There's more to a backup strategy than just grabbing the right files and making sure you can restore them in a pinch—although that's obviously a big part of it. A solid backup strategy also concerns itself with disaster recovery in a variety of scenarios. You need to make sure your backup system itself has some redundancy—nothing's worse than being without a backup system! Because backups inherently involve data retention, in this day and age, you also have to concern yourself with the safety and security of that data as well as any legal concerns about its retention. That's what this chapter is all about: Dealing with the "extras" that surround a backup strategy. I'll look at how traditional Backup 1.0 techniques addressed these extras, and suggest ways in which we might rethink them for a Backup 2.0 world.
I've already written quite a bit about disaster recovery, or bare‐metal recovery, which is what you do when an entire server dies and you need to restore it. In the bad, bad, bad old days, disaster recovery always started with re‐installing the server's operating system (OS) from scratch, then installing some kind of backup solution, then restoring everything else from tape—a time‐consuming process because spinning data off of tape isn't exactly the fastest activity in the world.
Even the Backup 1.0 mentality got sick of that process, though. Today, most third‐party backup solutions provide some kind of "restore CD," which can be used to boot a failed server. The stripped‐down OS on the CD, often based on DOS, WinPE, or a proprietary OS, is smart enough to find the backup server and receive data being streamed across the Internet; depending on the solution, it might also be smart enough to read data directly from an attached tape drive. Figure 8.1 shows an example of one of these recovery disks in action.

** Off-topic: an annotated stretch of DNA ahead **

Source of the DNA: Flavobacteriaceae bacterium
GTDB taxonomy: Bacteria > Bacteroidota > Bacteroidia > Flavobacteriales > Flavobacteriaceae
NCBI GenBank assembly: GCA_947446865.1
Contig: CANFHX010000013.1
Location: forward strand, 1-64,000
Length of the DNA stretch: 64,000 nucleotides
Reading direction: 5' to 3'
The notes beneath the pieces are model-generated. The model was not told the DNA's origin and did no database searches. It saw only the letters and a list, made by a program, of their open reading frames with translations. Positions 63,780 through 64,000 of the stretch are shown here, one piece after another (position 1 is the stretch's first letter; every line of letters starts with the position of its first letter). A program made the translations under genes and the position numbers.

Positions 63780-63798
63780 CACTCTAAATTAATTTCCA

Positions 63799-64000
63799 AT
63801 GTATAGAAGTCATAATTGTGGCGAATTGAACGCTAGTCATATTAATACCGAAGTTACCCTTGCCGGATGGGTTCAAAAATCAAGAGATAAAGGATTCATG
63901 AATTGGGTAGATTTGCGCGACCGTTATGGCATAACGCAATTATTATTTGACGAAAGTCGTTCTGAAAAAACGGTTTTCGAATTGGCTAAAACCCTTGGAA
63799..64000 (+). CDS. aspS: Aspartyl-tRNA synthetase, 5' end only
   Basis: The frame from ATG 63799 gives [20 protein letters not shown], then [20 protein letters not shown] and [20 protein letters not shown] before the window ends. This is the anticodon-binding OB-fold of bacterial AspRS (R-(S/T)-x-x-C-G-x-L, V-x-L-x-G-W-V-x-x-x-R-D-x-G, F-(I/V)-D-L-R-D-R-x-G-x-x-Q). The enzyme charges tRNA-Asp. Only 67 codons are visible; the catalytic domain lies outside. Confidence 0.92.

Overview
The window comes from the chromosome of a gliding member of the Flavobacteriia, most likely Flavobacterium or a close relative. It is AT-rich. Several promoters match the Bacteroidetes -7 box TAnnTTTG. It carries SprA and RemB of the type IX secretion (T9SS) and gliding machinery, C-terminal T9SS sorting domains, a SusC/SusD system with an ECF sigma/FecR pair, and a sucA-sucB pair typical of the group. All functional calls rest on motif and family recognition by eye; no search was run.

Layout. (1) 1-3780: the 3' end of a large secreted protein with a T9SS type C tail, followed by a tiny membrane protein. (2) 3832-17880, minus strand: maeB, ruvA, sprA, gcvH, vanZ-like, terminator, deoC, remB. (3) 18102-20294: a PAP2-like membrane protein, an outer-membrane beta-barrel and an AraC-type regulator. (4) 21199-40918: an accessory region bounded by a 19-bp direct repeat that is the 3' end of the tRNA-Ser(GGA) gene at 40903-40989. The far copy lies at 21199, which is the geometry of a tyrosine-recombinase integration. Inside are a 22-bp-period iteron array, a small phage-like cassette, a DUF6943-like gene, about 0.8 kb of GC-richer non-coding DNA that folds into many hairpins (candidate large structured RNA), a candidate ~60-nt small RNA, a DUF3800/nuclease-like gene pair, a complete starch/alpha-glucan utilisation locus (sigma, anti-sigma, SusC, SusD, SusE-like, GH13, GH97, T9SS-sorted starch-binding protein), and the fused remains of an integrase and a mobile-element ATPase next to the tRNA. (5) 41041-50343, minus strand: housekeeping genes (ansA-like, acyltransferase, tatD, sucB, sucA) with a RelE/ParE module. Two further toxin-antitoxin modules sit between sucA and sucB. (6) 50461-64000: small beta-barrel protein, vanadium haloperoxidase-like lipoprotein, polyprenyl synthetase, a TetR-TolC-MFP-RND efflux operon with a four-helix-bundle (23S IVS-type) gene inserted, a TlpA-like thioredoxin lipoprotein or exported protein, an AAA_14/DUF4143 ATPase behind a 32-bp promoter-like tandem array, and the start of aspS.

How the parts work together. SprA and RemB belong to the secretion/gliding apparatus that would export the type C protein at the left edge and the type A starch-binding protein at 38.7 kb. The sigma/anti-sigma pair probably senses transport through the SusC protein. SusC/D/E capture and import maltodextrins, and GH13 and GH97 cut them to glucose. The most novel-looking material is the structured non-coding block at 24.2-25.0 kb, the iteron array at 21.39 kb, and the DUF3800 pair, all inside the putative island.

Figure 8.1: Recovering a server by using a recovery disk.
Some vendors might make a bootable USB flash drive or some other form of removable media bootable. That's fine, too, and actually can be faster than a disk, provided your servers can boot from the selected type of media.
Not every backup solution relies on a disk, though—after all, some folks do configure their servers without optical drives. Other backup solutions can instead install their bare‐metal recovery software to a separate partition of the server's boot disk, making the recovery software available as a boot option. I don't favor this approach because if you lose a whole server, it's entirely possible that you lost the disks, too, in which case your recovery software is gone as well. Stick with solutions that provide a bootable CD or DVD, and simply make sure your servers have an optical drive installed. Even today's low‐profile, 2U rackmount servers can almost always be configured with a slimline optical drive—usually the same slimline drives that the manufacturer uses in their laptop computers.
A third option is to have servers whose BIOS and network cards support network boot, using Intel's PXE protocol. In this scenario, your backup server software would need to support network boot, meaning that the server would be able to "find" it on the network, request a boot OS image, and download that image from the server. That image is usually the same thing that would be on a recovery disk.
Microsoft makes great use of PXE for their automated deployment tools; even the older Remote Installation Services (RIS) supported network‐boot scenarios. It's less common to see PXE used in conjunction with a backup and restore solution, though, simply because you're—hopefully—not using the feature that often, so using a recovery disk is simpler, requires less setup and infrastructure, and is easier to use under a wider variety of situations.